or, stuff that I dragged out of my head

Location: Moncton, New Brunswick, Canada

Thursday, April 27, 2006

Well, Good For You

Even if you read a lot and think you have a pretty broad knowledge base, you become aware from time to time that there are still millions of things out there about which you have no idea.

BoingBoing, as usual, had a link to something fascinating yesterday: a piece about knife-sharpening. I would never have guessed how detailed it would be or how much you have to know to put a proper edge on a knife, but now I know (and if you read it, you will, too).

The piece contains this sentence, which gave me pause:

If you want your knife too look as good as it performs, progress through the coarse, medium and fine stones at each angle setting while you’re raising your burr.

We have a little problem with parallel structure here. The writer is using one adverb to modify two different verbs, which ought to be fine, except that "good" is generally an adjective, not an adverb: "well" is its adverbial form. We don't say something performs good, because "perform" requires an adverb; we can only say it performs well. (The use of "good" to modify these verbs is heard, but it's a colloquialism that sounds uneducated to many ears: "You sure type good!")

So why can we say "looks good" in English but not "performs good"? We just can, that's all. Due to longstanding usage (really longstanding--this usage is centuries old), "good" may be used to modify some verbs of appearance and sensation just as if it were an adverb: "look good", "feel good", "seem good", "smell good". (Never, though, "hear good", among others.) All other verbs have to use "well": "handles well", "performs well", "dances well". There's no point in looking for any sense in this: it's just what is.

It's also worth noting that we're also allowed to use "well" for those same verbs of sensation, but it gives them an entirely different meaning: generally "healthy" or "healthily", but also "better than average" in describing the senses. If someone looks good, they're attractive, but if they look well, they're in the pink of health. Likewise, someone who smells good has an appealing odour, while someone who smells well has a particularly finely-tuned nose.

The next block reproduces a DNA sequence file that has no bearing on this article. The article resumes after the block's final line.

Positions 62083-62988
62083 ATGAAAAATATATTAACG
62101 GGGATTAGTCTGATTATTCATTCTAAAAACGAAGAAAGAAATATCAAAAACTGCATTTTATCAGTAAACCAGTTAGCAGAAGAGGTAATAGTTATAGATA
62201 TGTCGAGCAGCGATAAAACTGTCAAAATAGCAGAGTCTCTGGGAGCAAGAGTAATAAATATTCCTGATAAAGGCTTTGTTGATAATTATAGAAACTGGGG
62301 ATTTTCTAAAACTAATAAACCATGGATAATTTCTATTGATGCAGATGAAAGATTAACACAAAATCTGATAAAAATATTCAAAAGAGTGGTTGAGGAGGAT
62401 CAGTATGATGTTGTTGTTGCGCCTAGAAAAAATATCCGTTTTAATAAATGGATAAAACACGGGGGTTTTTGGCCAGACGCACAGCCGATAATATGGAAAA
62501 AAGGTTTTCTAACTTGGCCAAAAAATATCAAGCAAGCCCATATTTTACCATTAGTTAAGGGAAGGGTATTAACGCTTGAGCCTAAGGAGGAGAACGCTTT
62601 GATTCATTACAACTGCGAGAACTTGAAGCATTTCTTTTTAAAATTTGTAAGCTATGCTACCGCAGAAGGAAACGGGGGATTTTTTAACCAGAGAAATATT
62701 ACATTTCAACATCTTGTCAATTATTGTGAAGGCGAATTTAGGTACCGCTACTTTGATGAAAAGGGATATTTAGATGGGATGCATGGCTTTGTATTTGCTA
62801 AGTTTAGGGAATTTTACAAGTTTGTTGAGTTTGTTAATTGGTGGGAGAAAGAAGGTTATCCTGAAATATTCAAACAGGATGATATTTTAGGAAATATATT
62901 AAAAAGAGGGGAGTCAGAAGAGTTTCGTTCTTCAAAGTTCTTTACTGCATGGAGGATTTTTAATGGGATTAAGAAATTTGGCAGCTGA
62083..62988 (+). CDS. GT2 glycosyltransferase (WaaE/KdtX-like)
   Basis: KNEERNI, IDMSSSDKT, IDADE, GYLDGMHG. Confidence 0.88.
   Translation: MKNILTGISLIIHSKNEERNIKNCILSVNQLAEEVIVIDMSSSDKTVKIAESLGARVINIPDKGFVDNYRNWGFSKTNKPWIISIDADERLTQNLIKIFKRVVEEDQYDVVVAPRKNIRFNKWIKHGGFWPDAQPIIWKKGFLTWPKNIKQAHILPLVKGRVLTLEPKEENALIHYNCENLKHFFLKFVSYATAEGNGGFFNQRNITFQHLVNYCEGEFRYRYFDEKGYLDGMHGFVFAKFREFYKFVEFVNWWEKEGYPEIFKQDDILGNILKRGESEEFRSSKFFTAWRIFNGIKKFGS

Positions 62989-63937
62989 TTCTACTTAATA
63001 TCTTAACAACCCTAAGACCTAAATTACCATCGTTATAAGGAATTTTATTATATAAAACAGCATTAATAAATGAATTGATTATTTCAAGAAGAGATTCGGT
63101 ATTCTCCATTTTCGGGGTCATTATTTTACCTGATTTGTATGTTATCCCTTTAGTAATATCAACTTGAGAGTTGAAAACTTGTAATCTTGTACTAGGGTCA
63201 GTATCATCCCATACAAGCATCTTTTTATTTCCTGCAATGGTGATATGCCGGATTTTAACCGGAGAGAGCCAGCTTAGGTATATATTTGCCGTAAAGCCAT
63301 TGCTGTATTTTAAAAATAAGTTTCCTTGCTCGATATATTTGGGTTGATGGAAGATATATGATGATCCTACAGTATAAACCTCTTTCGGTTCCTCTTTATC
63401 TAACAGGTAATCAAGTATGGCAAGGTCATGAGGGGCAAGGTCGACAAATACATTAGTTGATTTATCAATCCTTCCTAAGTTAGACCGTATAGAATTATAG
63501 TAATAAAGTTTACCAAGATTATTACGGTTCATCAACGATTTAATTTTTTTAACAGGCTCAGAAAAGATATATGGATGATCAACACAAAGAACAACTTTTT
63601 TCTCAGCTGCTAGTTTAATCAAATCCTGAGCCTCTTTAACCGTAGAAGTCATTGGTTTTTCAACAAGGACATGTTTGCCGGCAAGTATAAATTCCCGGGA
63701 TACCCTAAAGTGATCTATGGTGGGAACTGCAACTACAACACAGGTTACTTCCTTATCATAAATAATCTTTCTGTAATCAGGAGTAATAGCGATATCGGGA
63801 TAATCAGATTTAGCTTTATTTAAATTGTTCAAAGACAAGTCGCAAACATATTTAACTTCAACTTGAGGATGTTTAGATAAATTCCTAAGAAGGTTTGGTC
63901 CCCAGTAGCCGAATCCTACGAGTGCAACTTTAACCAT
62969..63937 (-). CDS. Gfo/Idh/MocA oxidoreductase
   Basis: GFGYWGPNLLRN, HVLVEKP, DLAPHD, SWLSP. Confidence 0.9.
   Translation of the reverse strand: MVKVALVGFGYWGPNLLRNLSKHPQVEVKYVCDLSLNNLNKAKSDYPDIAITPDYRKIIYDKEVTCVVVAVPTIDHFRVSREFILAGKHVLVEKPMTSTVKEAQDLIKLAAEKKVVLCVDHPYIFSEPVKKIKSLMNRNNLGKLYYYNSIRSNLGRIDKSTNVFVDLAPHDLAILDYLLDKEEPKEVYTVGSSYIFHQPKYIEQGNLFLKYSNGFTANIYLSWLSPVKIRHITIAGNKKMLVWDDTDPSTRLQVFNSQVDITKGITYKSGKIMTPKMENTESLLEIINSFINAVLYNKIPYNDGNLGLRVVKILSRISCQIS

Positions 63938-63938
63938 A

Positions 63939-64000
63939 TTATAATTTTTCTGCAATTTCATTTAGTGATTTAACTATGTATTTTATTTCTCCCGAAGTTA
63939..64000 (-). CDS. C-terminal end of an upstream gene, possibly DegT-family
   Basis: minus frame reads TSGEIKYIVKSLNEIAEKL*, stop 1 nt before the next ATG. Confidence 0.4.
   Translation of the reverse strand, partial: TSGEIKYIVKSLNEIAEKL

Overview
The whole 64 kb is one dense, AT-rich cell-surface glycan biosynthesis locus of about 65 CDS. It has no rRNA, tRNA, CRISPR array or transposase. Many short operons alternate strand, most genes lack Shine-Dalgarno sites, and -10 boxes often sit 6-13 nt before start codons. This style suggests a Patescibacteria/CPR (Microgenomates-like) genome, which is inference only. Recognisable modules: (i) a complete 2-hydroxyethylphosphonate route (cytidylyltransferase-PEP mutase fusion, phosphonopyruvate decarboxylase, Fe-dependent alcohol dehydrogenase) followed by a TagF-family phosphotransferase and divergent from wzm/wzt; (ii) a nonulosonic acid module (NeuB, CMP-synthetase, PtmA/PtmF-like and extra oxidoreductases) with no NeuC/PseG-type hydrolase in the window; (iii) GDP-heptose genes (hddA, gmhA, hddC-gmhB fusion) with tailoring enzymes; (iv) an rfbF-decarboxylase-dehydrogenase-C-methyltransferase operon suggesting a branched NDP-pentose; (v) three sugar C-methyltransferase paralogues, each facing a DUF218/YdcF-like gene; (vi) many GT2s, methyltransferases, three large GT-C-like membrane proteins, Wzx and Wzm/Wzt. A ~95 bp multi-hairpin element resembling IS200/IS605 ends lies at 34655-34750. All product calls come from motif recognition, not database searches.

So: that sentence? It needs to be rewritten: "...a good-looking knife that performs well..." would do the trick nicely.


Blogger Frank said...

"If you want your knife too look as good as it performs.." Is this a typo on your part or a mistake from the original article? 'Cause that's the thing that jumped out at me. Or perhaps it was a test to see if we're paying attention? You evil copyeditor, you!

Friday, April 28, 2006 6:58:00 PM  
Blogger pyramus said...

It's in the original. I didn't notice it. I was too busy winkling out the lack of parallel structure to notice it. I am covered in shame.

In fairness to the original author, it's a very easy typo to generate, like writing "than" for "that (or vice versa), which I do all the time, except I always re-read and always notice. And very much to his credit, he got "you're" and "your" correct at the end of the sentence, so obviously he's not an idiot.

Still, I should have noticed that "too", yes? Yes.

Friday, April 28, 2006 8:32:00 PM  

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